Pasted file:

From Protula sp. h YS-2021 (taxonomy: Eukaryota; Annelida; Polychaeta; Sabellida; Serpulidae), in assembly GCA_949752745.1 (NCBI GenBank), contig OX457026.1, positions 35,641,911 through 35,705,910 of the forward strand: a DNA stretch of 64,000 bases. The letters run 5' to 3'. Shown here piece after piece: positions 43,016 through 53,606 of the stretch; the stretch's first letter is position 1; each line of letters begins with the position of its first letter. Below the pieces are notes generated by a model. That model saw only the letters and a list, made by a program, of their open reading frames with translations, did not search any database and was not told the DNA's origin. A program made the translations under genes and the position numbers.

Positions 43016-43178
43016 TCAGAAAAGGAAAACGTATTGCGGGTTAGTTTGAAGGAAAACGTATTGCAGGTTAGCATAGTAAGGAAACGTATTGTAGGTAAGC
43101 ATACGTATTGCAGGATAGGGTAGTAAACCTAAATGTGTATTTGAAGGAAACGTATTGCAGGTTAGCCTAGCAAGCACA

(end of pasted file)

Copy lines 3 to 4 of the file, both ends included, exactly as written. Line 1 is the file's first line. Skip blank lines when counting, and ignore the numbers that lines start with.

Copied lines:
43016 TCAGAAAAGGAAAACGTATTGCGGGTTAGTTTGAAGGAAAACGTATTGCAGGTTAGCATAGTAAGGAAACGTATTGTAGGTAAGC
43101 ATACGTATTGCAGGATAGGGTAGTAAACCTAAATGTGTATTTGAAGGAAACGTATTGCAGGTTAGCCTAGCAAGCACA